Policies vary from state to state, however, the overriding requirement is for schools to hold an Epilepsy Management Plan for all students with epilepsy as well as an Emergency Medication Management Plan (if required), and to undergo the necessary training in understanding and managing epilepsy and in the administration of emergency medication.

While these policies apply to state government schools, they provide the current best practice guidelines for all schools in Australia, whatever the sector.

What is an Epilepsy Management Plan?

All students with epilepsy should have an Epilepsy Management Plan in place that is held by the school. The plan describes the student’s seizure type/s, seizure triggers, how they would like to be supported during seizures and any emergency procedures that should be followed in the event of a seizure.

In some circumstances, a child may also have an Emergency Medication Management Plan, which details the medication, method of administration, dose, instructions and emergency procedures to enact in the event of a seizure.

Both types of plans are developed by the child’s Neurologist, Paediatrician or General Practitioner. The parent or carer, and sometimes education staff, may also have input into developing the Epilepsy Management Plan.

Both plans should be reviewed and updated annually or, in the event of changes, as required.

What is the Epilepsy Smart Schools program?

Becoming an Epilepsy Smart School involves three steps:

  • Ensuring the school holds current Epilepsy Management Plans for each student with epilepsy and, if necessary, Emergency Medication Management Plans. This means identification of students that have epilepsy and openly discussing the parent’s or carer’s wishes regarding care of the child while at school in the event of a seizure.
  • Training – all teachers, members of staff, school nurses or anyone with a duty of care, must undertake epilepsy-specific training, including Understanding and Managing Epilepsy and where applicable, Emergency Medication Training. We strive to reinforce to all parties that first aid training is insufficient and does not cover issues such as recognising different seizure types, impacts of epilepsy or the administration of medication for each specific student.
  • The school helps to raise awareness of epilepsy to reduce stigma within their school community. This could involve holding a Purple Day awareness-raising event or fundraiser, or a curriculum-based activity in the classroom.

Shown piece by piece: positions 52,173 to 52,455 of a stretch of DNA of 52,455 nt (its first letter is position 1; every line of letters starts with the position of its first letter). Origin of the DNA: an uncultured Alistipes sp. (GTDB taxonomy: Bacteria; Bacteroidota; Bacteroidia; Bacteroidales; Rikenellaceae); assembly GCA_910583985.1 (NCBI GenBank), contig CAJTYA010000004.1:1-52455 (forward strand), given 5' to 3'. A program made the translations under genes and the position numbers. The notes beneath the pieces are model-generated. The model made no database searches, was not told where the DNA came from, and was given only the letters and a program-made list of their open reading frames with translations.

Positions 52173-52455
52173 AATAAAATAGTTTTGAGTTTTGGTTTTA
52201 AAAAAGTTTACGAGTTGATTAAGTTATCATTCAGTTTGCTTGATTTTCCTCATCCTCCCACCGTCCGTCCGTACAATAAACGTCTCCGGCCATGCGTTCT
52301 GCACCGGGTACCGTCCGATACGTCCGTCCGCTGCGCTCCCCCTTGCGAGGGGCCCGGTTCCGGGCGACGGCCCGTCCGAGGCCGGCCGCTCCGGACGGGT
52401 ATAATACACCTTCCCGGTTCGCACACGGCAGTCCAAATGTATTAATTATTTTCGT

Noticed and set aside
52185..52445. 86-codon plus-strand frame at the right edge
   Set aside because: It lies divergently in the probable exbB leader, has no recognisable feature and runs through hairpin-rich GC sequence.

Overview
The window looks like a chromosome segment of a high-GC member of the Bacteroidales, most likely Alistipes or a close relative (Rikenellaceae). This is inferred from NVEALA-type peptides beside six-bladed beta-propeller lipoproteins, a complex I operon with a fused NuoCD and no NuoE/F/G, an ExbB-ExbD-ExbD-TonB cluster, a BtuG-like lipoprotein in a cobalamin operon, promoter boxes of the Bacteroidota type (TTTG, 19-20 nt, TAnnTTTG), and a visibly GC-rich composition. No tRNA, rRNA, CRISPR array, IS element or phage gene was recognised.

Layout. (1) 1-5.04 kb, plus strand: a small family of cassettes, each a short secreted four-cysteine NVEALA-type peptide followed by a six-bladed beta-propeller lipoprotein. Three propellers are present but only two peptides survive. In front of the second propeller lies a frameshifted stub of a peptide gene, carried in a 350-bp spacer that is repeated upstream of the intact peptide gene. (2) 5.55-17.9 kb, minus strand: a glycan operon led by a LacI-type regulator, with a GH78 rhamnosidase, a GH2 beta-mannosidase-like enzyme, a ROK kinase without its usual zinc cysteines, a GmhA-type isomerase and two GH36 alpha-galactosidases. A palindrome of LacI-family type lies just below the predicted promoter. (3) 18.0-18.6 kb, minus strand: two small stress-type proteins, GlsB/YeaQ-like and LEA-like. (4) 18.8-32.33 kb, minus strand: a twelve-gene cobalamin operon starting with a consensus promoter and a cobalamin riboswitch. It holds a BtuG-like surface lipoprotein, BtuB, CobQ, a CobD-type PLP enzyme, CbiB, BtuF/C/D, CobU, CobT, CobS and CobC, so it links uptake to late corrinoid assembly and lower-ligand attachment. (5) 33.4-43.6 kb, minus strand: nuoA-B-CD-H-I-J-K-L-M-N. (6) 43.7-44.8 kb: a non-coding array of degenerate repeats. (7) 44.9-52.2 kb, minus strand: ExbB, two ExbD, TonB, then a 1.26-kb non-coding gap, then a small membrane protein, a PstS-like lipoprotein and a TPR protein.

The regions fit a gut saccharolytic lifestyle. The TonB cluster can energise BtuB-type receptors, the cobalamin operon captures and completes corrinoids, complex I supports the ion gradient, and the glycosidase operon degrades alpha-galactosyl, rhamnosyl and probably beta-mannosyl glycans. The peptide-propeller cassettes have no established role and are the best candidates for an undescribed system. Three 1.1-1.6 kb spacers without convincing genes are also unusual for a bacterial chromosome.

We understand that there are both financial and time costs associated with teachers undertaking training, however, the benefits that planning, training and awareness can add to a student’s school life are far-reaching and extend well beyond the school years. Once the three steps are completed, schools become recognised as Epilepsy Smart and receive resources to help them promote their inclusive approach.

Wendy Groot says: ‘With proper teacher education and training, and a few simple concessions, the student is usually able to participate fully in all that school life has to offer, creating a much happier and inclusive experience for the child.’

As a teacher, what adjustments can you make to your own practice to better meet the learning and wellbeing needs of students with epilepsy? As a school leader, how are you ensuring students with epilepsy are able to fully participate in school life?

Epilepsy Australia is the national coalition of state-based organisations. For information on your local state-based organisation, visit www.epilepsyaustralia.net. To find out more about the Epilepsy Smart Schools program visit www.epilepsysmartschools.org.au

Wendy Groot says: ‘With proper teacher education and training, and a few simple concessions, the student is usually able to participate fully in all that school life has to offer, creating a much happier and inclusive experience for the child.’

As a teacher, what adjustments can you make to your own practice to better meet the learning and wellbeing needs of students with epilepsy? As a school leader, how are you ensuring students with epilepsy are able to fully participate in school life?

Epilepsy Australia is the national coalition of state-based organisations. For information on your local state-based organisation, visit www.epilepsyaustralia.net. To find out more about the Epilepsy Smart Schools program visit www.epilepsysmartschools.org.au


Skip to the top of the content.